January 14, 2011

Taliban softens position on girls’ education

by Jan Harris

When the Taliban governed Afghanistan between 1996 and 2001, women were not allowed to work and schools did not accept girls.

Since the regime was toppled, the situation for women has improved with females accounting for 38% students and 30% of teachers at the present time.

However the Taliban has continued to attack hundreds of schools.

There is optimism that the situation could improve significantly, with the news that the Taliban has now withdrawn its opposition to education for girls.

Agreements are believed to have been reached across the country between the Taliban and village elders, allowing female teachers and girls to attend schools.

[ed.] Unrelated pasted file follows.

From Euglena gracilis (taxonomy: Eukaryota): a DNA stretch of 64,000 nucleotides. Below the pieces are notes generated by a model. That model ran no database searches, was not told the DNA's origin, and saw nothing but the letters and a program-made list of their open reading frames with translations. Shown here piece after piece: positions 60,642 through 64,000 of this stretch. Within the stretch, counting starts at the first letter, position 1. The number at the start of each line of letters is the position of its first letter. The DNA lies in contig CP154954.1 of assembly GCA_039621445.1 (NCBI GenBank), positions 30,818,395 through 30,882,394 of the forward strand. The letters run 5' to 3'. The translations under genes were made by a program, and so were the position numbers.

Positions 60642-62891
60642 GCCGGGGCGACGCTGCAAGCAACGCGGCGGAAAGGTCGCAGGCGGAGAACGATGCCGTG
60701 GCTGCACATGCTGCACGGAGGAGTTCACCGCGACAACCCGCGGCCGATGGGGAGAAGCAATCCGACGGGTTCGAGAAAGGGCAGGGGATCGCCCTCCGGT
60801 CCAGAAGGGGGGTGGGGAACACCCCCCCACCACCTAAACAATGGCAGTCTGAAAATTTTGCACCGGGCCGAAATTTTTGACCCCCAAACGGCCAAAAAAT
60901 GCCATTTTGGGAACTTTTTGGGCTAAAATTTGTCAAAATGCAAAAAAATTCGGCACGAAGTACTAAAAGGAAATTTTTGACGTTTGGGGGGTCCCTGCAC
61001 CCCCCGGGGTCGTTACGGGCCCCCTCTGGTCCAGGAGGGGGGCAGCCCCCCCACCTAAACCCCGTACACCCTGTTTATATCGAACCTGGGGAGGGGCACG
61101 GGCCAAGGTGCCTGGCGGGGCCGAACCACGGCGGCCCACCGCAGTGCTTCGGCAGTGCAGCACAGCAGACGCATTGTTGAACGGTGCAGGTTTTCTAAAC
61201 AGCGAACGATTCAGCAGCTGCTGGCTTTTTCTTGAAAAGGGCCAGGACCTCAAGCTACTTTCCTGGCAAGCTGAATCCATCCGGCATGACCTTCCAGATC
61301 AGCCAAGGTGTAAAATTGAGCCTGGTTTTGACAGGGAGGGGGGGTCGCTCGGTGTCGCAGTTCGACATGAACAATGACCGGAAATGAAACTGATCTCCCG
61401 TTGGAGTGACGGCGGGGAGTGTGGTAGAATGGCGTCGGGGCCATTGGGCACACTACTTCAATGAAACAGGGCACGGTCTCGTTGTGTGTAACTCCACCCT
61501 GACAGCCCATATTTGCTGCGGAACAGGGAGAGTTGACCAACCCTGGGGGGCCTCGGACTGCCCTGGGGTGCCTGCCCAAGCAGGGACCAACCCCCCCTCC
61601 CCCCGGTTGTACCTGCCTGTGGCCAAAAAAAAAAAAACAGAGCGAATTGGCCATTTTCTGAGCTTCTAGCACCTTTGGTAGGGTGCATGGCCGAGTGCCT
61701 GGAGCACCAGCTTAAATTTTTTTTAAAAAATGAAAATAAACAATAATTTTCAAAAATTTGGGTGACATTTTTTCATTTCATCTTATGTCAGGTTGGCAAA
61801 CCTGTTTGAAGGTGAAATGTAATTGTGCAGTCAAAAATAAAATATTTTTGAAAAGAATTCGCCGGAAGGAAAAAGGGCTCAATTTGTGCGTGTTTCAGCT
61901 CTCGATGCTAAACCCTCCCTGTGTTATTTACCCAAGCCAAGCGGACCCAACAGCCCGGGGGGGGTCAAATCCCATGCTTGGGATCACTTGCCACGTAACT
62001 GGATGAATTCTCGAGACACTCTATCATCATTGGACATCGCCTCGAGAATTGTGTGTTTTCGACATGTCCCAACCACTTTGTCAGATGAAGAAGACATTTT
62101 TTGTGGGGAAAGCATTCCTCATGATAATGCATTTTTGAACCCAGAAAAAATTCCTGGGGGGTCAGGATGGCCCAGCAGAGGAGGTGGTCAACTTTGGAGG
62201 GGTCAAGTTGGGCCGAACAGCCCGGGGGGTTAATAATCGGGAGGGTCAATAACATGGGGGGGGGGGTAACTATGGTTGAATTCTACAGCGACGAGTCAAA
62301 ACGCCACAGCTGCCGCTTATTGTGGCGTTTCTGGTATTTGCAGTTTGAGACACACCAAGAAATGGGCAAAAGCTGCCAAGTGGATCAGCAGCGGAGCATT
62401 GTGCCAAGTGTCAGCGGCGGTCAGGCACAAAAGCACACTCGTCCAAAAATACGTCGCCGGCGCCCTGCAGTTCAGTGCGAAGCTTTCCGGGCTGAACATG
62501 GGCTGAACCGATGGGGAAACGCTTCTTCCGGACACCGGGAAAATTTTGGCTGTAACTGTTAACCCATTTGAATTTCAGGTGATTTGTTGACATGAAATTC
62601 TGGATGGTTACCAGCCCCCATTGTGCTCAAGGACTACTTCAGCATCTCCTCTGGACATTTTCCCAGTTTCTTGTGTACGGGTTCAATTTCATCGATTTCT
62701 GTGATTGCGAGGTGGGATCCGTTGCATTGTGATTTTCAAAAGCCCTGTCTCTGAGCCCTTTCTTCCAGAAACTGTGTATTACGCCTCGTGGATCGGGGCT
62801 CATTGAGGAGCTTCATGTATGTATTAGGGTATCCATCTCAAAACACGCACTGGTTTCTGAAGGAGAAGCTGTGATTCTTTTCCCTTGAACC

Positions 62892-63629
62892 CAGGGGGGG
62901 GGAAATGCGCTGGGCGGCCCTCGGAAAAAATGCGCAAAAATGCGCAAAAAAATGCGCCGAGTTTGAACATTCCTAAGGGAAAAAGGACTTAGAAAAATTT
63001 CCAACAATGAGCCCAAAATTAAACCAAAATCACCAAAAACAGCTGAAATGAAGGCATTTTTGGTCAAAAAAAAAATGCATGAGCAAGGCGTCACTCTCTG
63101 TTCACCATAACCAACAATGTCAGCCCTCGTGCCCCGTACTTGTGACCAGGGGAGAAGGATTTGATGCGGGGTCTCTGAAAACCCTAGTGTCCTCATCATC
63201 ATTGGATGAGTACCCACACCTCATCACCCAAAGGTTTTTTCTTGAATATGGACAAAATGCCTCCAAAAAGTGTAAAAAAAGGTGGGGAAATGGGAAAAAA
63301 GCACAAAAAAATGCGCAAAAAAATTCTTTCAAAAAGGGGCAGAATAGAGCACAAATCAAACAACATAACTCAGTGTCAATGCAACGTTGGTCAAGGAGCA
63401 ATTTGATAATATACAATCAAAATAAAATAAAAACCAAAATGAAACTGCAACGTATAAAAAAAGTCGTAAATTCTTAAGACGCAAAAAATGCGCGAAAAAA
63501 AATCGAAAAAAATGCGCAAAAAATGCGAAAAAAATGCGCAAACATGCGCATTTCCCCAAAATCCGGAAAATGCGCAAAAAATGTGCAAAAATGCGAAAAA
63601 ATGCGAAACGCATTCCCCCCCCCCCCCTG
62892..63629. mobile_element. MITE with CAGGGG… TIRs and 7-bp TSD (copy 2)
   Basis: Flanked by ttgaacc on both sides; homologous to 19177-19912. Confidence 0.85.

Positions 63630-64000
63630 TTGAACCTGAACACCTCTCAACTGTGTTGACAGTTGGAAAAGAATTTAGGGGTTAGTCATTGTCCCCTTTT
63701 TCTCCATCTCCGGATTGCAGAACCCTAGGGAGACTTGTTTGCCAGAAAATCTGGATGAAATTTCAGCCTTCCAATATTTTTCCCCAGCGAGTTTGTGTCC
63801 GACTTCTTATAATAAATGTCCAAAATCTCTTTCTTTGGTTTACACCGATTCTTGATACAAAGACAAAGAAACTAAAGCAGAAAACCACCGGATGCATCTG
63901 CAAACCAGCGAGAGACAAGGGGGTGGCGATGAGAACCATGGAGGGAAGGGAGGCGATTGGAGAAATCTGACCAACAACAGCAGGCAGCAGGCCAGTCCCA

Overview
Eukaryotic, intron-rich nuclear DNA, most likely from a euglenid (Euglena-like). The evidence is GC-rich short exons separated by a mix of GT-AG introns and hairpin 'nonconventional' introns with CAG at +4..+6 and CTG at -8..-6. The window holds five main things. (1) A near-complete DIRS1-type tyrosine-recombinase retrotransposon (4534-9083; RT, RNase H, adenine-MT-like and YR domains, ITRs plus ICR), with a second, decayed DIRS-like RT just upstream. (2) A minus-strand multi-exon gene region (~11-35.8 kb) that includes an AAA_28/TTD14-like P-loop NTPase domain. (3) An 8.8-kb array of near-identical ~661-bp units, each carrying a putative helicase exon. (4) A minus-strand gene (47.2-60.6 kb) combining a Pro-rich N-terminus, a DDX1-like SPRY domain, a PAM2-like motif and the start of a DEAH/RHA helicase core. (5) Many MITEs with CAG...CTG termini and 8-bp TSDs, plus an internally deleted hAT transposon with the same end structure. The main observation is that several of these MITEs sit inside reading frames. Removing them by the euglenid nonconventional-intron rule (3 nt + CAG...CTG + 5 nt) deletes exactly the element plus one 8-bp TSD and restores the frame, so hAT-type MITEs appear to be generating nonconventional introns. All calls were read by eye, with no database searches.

In an interview for the Times Education Supplement, Afghanistan’s education minister Farooq Wardak said that fundamental changes in attitude, behaviour and culture are taking place.

However, female Afghan MPs are claiming that girl’s schools in the country are still closed.

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